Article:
But the argument becomes much less persuasive, and the issues far murkier, when the government is not involved in the litigation. Consider the case of housing and evictions. Many landlords are middle-class homeowners who do their best to follow the laws of landlords and tenants. They, like their tenants, have their own housing concerns: many of them need rental income to help pay their mortgages. It is easy to envision situations in which a tenant is unable to pay rent, and has no legitimate defense to eviction, but where the lost rental income will jeopardize the landlord’s mortgage payments.
Given that residential landlord-tenant laws already provide substantial protection for tenants, it frankly does not take much to increase the cost of eviction for our hypothetical landlord, whose family home depends on mortgage payments, and whose mortgage payments are in increasing jeopardy for each day that a government lawyer is able to stave off eviction for his non-paying tenant client. In such a case, Civil Gideon laws interfere with the legally-just and economically-correct solution of replacing the non-paying tenant with a paying tenant. Does it make sense to provide the non-paying tenant with free, government-paid legal help, to enable him to “game” the system and delay an eviction that is entirely just?
In this hypothetical, why should the system favor one private litigant over another, with a free lawyer? Or, consider this: because the landlord may be in jeopardy of losing his or her home, will the landlord also get a free lawyer? This latter scenario — two government-paid lawyers battling against each other in a civil lawsuit between private litigants — may not be as far-fetched as it sounds at first blush.
After all, the ABA resolution calls for state-paid lawyers “where basic human needs are at stake, such as those involving shelter . . . .” Or, consider this hypothetical:
What if a person is qualified for a state-paid attorney (under whatever rules are ultimately established), and is about to lose his or her small business because of an unjust lawsuit? Can a business owner get a free, state-paid “Civil Gideon” lawyer to defend a small business in a lawsuit? One could argue that, under the ABA’s unanimous resolution, such a person might well benefit from the Civil Gideon program. A lawsuit that jeopardizes one’s business, and hence the ability to feed one’s family, could theoretically qualify as an “adversarial proceeding where basic human needs are at stake.”Having government-paid lawyers representing businesses in civil litigation may seem highly improbable in our society. But the CivilGideon law in California remains in its infancy, and only time will tell how the economics of litigation will be changed, as the new law is framed and implemented. At a minimum, the hypotheticals discussed above show that, when a lawsuit does not involve the government trying to enforce the criminal laws, but rather one private party suing another private party, a new layer of complexity is added to the issue of providing free legal services to the poor.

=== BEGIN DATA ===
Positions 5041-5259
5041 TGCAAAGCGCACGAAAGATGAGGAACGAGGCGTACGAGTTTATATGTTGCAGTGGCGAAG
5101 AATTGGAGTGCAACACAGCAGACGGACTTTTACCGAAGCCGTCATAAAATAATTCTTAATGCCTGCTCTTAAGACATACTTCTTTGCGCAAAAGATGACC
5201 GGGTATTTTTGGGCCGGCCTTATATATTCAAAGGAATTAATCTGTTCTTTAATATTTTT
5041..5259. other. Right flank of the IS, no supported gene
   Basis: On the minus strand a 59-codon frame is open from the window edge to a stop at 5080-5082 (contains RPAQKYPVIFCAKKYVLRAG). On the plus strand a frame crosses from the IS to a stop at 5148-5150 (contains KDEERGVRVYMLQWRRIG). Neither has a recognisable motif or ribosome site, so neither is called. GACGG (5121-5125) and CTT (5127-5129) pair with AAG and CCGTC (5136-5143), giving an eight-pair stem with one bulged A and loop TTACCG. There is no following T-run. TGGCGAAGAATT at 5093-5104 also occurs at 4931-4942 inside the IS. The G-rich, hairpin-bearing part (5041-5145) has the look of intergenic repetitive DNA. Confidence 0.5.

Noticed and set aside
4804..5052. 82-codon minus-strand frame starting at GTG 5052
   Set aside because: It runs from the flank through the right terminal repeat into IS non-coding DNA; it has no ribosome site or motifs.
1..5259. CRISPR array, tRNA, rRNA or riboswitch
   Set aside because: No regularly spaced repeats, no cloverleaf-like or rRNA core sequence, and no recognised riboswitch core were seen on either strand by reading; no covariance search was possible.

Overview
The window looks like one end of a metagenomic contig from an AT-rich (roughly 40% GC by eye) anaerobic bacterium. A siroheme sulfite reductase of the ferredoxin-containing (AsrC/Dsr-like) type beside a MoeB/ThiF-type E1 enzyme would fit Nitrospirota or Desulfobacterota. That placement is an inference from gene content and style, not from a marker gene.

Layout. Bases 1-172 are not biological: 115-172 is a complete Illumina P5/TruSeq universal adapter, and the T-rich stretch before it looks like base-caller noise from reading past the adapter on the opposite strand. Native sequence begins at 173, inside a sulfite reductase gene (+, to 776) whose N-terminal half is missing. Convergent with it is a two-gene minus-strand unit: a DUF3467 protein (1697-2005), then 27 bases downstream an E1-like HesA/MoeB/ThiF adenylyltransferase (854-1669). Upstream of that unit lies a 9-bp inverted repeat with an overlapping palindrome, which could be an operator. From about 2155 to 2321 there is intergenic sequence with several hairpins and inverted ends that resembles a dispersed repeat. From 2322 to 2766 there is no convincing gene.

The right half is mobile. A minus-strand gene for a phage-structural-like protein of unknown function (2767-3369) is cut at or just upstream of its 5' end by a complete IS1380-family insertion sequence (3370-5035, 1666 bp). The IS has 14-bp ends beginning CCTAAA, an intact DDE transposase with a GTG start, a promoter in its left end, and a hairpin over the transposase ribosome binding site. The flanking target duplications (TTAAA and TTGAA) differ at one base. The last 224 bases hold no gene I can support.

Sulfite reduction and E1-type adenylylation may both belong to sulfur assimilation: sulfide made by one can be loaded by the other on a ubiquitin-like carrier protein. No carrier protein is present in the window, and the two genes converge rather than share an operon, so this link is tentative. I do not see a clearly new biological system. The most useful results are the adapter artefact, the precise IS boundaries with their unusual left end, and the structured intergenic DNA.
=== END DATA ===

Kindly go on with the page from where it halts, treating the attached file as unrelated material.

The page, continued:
The entrepreneurial community would do well to lend its voice to the development of this new and potentially sweeping law. Send an e-mail to Paul S. Marks, Esq. by clicking here. Learn more about California’s Civil Gideon law by clicking this link to the California Judicial Council.
See the American Bar Association’s unanimous resolution in support of Civil Gideon by clicking here. Let us know what you think about California’s new Civil Gideon law by clicking here to send us an email.